Thai police investigating the deadly Erawan Shrine bombing in Bangkok say fingerprints on possible bomb-making equipment found at the weekend match those of a man detained on Tuesday.
They believe the foreign man, arrested close to the Cambodian border, is a key part of a network behind the attack.
Police spokesman Prawut Thavornsiri said he could have carried the bomb to the Bangkok flat or the shrine itself.
He also said an eighth arrest warrant had now been issued over the blast.
Mr Prawut said the new suspect was Emrah Davutoglu, a Turkish man and the husband of Thai suspect Wanna Suansan.
Her name was on the lease of one of the flats raided at the weekend.
But a woman claiming to be Ms Suansan told AFP news agency from Turkey on Tuesday that she had not been in Thailand for three months.
'Directly involved'No claim of responsibility has been made for the 17 August bomb, which killed 20 people.
Two foreign men are now in detention. Police have not confirmed their nationalities.
However, they say the suspect held on Tuesday closely resembles a man wearing yellow seen on security camera footage leaving a bag at the shrine shortly before the blast.
The first detainee was arrested in a raid on an apartment in Bangkok on Saturday, which also uncovered detonators, ball bearings, a metal pipe and several fake passports.
The second unidentified man was seized in Sa Kaeo province, east of Bangkok on the border with Cambodia, on Tuesday.
Deputy police chief Chakthip Chaijinda said he had been speaking Turkish.
Mr Prayut said police could now "confirm that this man is directly involved with the bomb material", as his fingerprints matched those on a bottle of suspect material found in the Bangkok flat.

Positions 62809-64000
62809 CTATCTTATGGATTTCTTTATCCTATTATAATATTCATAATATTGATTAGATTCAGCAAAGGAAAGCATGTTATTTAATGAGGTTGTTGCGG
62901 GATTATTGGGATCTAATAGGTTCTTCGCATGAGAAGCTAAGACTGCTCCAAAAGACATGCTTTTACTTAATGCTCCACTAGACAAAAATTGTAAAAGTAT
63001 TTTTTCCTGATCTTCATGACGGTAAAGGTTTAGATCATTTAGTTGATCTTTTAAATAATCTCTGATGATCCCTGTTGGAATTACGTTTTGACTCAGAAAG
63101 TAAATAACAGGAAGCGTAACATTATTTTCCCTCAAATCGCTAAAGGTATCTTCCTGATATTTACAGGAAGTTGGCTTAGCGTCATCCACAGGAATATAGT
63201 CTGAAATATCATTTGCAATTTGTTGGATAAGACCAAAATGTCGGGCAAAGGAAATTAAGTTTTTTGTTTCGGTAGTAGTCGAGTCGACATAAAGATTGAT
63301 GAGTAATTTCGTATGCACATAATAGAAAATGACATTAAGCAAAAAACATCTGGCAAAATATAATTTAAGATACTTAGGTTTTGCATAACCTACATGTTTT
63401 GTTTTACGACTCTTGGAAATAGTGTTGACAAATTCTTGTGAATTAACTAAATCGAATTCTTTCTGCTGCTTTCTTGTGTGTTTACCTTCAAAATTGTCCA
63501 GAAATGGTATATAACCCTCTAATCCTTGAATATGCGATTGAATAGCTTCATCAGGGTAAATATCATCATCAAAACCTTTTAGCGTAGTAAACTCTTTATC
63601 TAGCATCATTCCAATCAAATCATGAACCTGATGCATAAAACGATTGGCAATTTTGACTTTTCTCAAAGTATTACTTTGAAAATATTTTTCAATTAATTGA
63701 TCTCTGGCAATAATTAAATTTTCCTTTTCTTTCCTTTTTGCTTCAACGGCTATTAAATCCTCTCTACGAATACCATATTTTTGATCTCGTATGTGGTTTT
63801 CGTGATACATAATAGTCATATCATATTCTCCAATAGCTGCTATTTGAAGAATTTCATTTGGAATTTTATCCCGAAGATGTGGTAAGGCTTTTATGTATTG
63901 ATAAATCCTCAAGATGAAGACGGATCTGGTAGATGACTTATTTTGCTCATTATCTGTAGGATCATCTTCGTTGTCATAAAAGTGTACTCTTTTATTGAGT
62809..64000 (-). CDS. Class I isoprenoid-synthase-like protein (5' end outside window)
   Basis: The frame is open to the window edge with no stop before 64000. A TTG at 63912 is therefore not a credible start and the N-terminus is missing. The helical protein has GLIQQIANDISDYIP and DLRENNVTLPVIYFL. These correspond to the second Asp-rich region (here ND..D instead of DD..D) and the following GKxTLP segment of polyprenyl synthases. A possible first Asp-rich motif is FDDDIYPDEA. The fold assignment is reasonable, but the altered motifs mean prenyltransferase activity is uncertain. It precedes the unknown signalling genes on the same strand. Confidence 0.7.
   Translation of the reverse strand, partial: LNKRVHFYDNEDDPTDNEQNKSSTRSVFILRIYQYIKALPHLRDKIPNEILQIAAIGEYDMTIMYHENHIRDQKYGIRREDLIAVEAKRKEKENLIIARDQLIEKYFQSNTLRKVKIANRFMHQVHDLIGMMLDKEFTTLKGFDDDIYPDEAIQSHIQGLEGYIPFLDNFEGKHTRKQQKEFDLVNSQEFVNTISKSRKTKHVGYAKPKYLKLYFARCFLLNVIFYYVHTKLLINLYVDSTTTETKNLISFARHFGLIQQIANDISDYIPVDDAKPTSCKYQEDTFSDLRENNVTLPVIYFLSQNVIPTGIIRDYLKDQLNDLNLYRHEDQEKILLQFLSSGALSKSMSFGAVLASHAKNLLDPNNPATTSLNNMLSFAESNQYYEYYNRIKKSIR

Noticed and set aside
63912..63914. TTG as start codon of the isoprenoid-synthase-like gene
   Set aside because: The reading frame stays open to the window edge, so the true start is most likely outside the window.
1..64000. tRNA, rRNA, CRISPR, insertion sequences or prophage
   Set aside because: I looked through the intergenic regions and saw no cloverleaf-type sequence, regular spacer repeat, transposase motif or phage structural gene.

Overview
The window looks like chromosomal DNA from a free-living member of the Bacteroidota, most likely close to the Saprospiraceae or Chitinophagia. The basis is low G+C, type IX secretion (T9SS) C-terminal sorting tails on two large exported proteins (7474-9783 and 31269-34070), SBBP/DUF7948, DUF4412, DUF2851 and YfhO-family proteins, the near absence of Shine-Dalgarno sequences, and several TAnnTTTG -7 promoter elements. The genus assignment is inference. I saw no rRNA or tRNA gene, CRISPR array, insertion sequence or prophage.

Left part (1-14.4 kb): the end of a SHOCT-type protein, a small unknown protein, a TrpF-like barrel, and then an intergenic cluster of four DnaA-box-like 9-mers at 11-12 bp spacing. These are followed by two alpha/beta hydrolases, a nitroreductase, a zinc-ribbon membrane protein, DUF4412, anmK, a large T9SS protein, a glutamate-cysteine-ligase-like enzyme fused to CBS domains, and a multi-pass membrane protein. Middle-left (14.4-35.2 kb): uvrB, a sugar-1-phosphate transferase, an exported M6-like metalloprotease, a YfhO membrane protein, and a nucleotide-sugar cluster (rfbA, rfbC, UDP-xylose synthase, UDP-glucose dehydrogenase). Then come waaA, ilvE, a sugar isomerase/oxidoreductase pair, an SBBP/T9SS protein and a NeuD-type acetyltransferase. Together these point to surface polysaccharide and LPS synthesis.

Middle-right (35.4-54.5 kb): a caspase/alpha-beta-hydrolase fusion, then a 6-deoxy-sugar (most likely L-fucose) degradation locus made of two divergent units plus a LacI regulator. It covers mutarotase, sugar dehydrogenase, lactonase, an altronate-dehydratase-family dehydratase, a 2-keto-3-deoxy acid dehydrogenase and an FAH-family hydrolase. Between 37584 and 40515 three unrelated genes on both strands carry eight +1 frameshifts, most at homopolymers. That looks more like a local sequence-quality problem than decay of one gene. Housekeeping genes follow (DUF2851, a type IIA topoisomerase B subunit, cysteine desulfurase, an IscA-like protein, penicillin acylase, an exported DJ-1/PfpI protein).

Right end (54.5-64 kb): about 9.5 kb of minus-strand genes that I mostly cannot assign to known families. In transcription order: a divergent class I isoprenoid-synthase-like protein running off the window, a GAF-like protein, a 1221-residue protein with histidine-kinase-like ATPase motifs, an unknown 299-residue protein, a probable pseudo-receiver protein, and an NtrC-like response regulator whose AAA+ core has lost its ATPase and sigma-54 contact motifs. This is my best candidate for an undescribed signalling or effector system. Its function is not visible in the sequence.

He was also carrying a bank book bearing the same name as a Chinese passport which has been widely circulated by Thai media.
Reports say the passport belonged to the man detained on the border, and shows him as coming from China's Xinjiang province, home to a significant Muslim Uighur population.
The BBC's Jonathan Head in Bangkok says up until now, Thailand and China have refused to confirm the passport is that of the suspect.
If it is confirmed, he says, that would establish Muslim Uighurs as principal suspects in the bomb attack, a very sensitive issue for both countries after the controversial deportation of more than 100 Uighurs from Thailand to China in July.
China has long faced criticism for the perceived harsh restrictions it places on religion and culture in its western Xinjiang region - where the majority of its predominantly Muslim, Uighur minority live.
The bombing of the Erawan Shrine, a Hindu site popular with Thai Buddhists and tourists, was the deadliest-ever such attack in Thailand.
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